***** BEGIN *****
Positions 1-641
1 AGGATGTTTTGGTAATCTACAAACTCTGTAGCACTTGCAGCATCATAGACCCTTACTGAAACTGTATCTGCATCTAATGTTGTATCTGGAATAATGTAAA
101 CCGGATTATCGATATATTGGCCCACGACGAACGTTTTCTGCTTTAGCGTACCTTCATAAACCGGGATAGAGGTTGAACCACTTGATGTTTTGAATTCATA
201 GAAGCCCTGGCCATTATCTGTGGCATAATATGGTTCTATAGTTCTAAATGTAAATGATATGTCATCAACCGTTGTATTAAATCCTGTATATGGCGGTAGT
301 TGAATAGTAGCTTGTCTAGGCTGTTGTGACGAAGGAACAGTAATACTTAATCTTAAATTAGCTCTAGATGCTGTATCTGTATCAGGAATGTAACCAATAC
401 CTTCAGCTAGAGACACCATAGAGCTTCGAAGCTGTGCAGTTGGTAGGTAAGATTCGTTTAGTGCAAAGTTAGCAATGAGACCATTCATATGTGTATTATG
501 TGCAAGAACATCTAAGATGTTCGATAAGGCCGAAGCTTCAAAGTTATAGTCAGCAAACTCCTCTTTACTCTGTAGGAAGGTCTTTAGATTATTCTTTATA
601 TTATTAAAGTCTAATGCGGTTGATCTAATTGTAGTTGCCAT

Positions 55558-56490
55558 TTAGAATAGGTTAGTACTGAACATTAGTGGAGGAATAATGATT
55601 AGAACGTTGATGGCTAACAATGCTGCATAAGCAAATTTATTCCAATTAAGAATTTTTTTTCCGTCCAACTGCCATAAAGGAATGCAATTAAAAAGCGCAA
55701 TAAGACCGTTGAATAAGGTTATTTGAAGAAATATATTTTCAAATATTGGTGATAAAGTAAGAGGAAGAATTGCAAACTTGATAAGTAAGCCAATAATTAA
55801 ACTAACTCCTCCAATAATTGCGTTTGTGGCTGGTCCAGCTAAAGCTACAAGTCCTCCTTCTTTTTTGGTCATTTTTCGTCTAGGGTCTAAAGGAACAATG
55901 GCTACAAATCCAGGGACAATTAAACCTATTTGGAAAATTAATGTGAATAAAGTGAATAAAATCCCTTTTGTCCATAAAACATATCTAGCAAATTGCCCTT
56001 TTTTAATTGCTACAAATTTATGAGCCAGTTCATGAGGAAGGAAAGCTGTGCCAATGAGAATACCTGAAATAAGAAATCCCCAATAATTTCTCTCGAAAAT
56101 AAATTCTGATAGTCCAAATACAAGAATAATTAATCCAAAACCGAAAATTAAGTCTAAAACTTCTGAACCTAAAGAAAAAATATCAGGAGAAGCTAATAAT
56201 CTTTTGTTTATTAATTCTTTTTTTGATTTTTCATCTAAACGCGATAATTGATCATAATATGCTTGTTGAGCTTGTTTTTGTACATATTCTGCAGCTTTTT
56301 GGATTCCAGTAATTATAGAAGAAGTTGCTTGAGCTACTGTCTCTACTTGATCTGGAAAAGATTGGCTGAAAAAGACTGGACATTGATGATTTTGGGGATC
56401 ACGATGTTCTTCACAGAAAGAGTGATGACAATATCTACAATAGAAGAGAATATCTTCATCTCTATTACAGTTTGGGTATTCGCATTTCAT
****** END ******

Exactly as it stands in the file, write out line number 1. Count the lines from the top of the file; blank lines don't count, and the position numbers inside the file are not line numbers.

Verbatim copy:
Positions 1-641